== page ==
Lord’s prayer ‘problematic’ due to ‘oppressively patriarchal’ reference

The Archbishop of York Stephen Cottrell speaks during a Church of England press conference at Lambeth Palace Library

The Archbishop of York Stephen Cottrell speaks during a Church of England press conference at Lambeth Palace Library

PA
Jack Walters

By Jack Walters


Published: 07/07/2023

- 22:18

A leading figure in the Church of England told the General Synod that ‘Our Father’ has patriarchal connotations

The Lord’s prayer is “problematic” due to the “oppressively patriarchal” reference to “Our Father”, the Archbishop of York has suggested.

The opening words of the Lord’s prayer, which have been recited by Christians for around 2,000 years, were deemed divisive during a meeting of the Church of England’s ruling body.


Stephen Cottrell, who succeeded John Sentamu at Bishopthorpe Palace in 2020, used the remainder of his speech before the General Synod to stress the need for unity.

The Archbishop of York said: “I know the word ‘father’ is problematic for those whose experience of earthly fathers has been destructive and abusive, and for all of us who have laboured rather too much from an oppressively patriarchal grip on life.”

St Chad's Church in Wishaw, Warwickshire, with a centuries-old mural of the Lord's Prayer

St Chad's Church in Wishaw, Warwickshire, with a centuries-old mural of the Lord's Prayer

PA

He later added: “We remain stubbornly unreconciled, appear complacent about division, and often also appear all too ready to divide again […] We have got used to disunity.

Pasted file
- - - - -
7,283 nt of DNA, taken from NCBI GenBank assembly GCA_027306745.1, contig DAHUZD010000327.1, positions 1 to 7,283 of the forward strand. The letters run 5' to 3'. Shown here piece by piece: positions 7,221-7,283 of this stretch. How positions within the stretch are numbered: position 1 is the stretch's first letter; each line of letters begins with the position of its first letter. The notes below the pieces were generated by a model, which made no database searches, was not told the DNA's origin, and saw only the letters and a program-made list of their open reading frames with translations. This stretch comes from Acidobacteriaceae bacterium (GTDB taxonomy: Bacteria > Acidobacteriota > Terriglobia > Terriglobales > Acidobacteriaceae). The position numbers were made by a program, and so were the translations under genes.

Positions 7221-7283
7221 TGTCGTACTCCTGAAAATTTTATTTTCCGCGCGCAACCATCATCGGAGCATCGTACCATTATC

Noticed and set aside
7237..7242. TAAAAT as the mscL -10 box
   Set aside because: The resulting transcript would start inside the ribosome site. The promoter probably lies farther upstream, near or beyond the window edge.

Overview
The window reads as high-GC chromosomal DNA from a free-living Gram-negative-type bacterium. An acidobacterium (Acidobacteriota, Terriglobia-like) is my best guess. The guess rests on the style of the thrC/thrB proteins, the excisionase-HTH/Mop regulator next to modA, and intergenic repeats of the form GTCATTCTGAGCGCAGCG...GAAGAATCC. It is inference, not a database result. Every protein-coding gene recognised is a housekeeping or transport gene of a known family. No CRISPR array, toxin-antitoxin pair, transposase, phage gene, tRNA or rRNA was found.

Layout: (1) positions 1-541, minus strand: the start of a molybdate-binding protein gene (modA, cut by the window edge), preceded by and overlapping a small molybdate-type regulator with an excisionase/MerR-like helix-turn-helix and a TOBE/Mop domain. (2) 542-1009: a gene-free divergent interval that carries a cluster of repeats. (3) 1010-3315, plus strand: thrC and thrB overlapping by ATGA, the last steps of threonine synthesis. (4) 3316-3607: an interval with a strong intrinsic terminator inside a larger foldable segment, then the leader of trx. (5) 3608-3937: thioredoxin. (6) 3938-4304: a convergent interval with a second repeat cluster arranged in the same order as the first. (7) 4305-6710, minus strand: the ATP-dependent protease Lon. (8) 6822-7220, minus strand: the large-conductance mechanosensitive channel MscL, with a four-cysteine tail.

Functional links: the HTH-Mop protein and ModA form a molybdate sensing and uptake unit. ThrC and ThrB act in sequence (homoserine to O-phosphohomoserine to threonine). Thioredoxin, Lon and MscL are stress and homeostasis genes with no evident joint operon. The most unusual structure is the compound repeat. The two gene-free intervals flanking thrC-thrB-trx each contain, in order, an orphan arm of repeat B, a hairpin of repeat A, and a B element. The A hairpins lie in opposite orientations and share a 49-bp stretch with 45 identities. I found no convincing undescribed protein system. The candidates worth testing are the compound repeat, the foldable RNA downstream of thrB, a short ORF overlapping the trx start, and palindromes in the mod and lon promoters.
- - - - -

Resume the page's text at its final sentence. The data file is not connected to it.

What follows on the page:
“We think it’s normal when in fact, it is a disgrace, an affront to Christ and all he came to give us.”

Canon Dr Chris Sugden, chair of the conservative Anglican Mainstream group, appeared to dismiss Cottrell’s concerns.

He asked: “Is the Archbishop of York saying Jesus was wrong, or that Jesus was not pastorally aware?

The Most Reverend Stephen Cottrell during his enthronement as the 98th Archbishop of York

The Most Reverend Stephen Cottrell during his enthronement as the 98th Archbishop of York

PA

“It seems to be emblematic of the approach of some church leaders to take their cues from culture rather than scripture.”

However, Reverend Christina Rees, who campaigned for female bishops, stressed the Archbishop “put his finger on an issue that’s a really live issue for Christians and has been for many years”.

She added: “The big question is, do we really believe that God believes that male human beings bear his image more fully and accurately than women? The answer is absolutely not.”

The Church of England was left divided in February after Lambeth Palace decided to launch a commission on gendered language.

The Archbishop of York, Stephen Cottrell (left), and The Archbishop of Canterbury, Justin Welby, during a Synod at the General Synod

The Archbishop of York, Stephen Cottrell (left), and The Archbishop of Canterbury, Justin Welby, during a Synod at the General Synod

PA

The commission will consider whether to stop referring to God as “he”.

It could instead suggest priests use gender-neutral terms.

A spokesperson for the Church of England said at the time: “Christians have recognised since ancient times that God is neither male nor female, yet the variety of ways of addressing and describing God found in scripture has not always been reflected in our worship.

“There has been greater interest in exploring new language since the introduction of our current forms of service in contemporary language more than 20 years ago.

“There are absolutely no plans to abolish or substantially revise currently authorised liturgies, and no such changes could be made without extensive legislation.”

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